Posted April 9, 2020
In-bound container traffic lowest since 2015 labor dispute at West Coast ports
WASHINGTON – Traffic at major U.S. container ports fell to its lowest level in five years during March, according to estimates from the monthly Global Port Tracker report from the National Retail Federation and Hackett Associates.
Imports are projected to remain significantly below normal levels through early summer as the coronavirus pandemic continues.
“Even as factories in China have begun to get back to work, we are seeing far fewer imports coming into the United States than previously expected,” NRF Vice President for Supply Chain and Customs Policy Jonathan Gold said in a release. “Many stores are closed, and consumer demand has been impacted with millions of Americans out of work. However, there are still many essential items that are badly needed, and because of store closures, cargo may sit longer than usual and cause other supply chain impacts.”
U.S. ports covered by Global Port Tracker handled 1.51 million twenty-foot equivalent units in February, the latest month for which after-the-fact numbers are available. That was down 17 % from January and down 6.8% year-over-year.
While February imports typically fall from January due annual factory shutdowns in China and Southeast Asia for Lunar New Year celebrations, the shutdowns lasted longer than usual and continued into March because of the coronavirus outbreak. While actual numbers for March are not yet available, estimates show that imports plunged to 1.27 million TEUs, down 21.3% year-over-year and the lowest level seen since 1.21 million TEUs in February 2015 during a labor dispute that caused slowdowns at West Coast ports that winter.
“The COVID-19 pandemic is unraveling the economy nationally and globally as most of the world moves toward a lockdown that entails the closure of significant portions of both the service and manufacturing industries,” Hackett Associates Founder Ben Hackett said. “The largest drop is forecast for the first half of this year, but with uncertainty about the length of the lockdown and extent of the pandemic, the second half may not be in better shape.”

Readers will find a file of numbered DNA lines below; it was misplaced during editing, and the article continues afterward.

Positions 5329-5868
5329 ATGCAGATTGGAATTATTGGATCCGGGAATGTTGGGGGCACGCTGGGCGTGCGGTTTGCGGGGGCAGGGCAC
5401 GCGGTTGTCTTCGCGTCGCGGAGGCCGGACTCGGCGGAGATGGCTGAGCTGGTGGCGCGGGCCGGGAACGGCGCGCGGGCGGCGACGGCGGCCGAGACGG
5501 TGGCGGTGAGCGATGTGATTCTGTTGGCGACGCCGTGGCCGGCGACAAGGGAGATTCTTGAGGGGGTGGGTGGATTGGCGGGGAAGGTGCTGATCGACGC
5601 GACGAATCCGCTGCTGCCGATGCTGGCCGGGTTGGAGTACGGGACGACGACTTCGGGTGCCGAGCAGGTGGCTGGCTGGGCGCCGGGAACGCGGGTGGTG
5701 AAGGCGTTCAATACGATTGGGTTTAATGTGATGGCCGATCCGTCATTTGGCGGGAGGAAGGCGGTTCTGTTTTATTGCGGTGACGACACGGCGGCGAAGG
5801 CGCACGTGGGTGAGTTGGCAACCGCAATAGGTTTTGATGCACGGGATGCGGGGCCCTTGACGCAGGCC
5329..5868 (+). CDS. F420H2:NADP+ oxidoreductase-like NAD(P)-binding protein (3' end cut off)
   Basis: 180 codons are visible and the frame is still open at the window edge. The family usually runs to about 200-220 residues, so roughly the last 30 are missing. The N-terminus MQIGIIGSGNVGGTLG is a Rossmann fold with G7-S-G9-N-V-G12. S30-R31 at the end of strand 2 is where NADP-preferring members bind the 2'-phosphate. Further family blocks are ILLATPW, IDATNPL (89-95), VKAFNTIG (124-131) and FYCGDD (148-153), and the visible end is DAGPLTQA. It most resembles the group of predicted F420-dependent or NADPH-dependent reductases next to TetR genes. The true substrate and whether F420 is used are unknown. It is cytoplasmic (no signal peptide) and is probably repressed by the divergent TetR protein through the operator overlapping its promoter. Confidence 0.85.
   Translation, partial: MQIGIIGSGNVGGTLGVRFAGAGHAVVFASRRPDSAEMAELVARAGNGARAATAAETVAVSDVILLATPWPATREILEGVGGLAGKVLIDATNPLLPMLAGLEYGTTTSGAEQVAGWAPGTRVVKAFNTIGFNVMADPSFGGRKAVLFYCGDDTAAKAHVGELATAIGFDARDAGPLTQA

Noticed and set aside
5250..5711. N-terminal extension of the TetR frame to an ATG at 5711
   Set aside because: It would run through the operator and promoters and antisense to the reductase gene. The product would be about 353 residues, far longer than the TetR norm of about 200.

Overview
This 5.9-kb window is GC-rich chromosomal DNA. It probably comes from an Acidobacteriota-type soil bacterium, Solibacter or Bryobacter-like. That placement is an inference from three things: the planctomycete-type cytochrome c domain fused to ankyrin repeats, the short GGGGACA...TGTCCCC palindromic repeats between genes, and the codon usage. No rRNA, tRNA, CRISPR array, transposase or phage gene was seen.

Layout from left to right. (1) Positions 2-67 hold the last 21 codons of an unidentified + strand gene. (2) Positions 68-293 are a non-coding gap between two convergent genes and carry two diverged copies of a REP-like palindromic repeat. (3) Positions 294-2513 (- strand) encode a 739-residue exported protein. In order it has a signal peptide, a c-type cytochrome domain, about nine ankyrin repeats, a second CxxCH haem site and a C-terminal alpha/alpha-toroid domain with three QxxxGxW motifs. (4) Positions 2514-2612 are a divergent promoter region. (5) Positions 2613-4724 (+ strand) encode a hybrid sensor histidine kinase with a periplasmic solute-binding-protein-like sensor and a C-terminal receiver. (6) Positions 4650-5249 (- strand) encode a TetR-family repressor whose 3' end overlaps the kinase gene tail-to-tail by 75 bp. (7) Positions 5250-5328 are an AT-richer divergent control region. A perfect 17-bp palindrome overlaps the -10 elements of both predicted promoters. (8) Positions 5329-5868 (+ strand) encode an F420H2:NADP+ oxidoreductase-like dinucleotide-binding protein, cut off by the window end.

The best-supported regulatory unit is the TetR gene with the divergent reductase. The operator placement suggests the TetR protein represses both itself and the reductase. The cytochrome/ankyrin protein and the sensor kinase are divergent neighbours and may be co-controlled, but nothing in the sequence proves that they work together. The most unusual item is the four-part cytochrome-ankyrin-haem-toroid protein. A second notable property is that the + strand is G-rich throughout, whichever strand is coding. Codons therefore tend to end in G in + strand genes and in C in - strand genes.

Before the coronavirus began to have an effect on imports, February through May had been forecast at a total of 6.9 million TEUs but is now expected to total 5.7 million TEUs, a drop of 17.3%. As recently as last month, monthly numbers had been expected to hit the 2 million TEU mark beginning in May. The last time monthly totals fell below 1.5 million TEUs was in February 2017.
April is forecast at 1.44 million TEUs, down 17.6% year-over-year; May at 1.48 million TEUs, down 20.1%; June at 1.41 million TEUs, down 21.4%; July at 1.61 million TEUs, down 18.2%; and August at 1.72 million TEUs, down 12.5%.
The first half of 2020 is forecast to total 8.93 million TEUs, down 15.1% from the same period last year. Before the extent of the pandemic was known, the first half of the year was forecast at 10.47 million TEUs.
Imports during 2019 totaled 21.6 million TEUs, a 0.8% decrease from 2018 amid the trade war with China but still the second-highest year on record.
Global Port Tracker, which is produced for NRF by the consulting firm Hackett Associates, provides historical data and forecasts for the U.S. ports of Los Angeles/Long Beach, Oakland, Seattle and Tacoma on the West Coast; New York/New Jersey, Port of Virginia, Charleston, Savannah, Port Everglades, Miami and Jacksonville on the East Coast; and Houston on the Gulf Coast.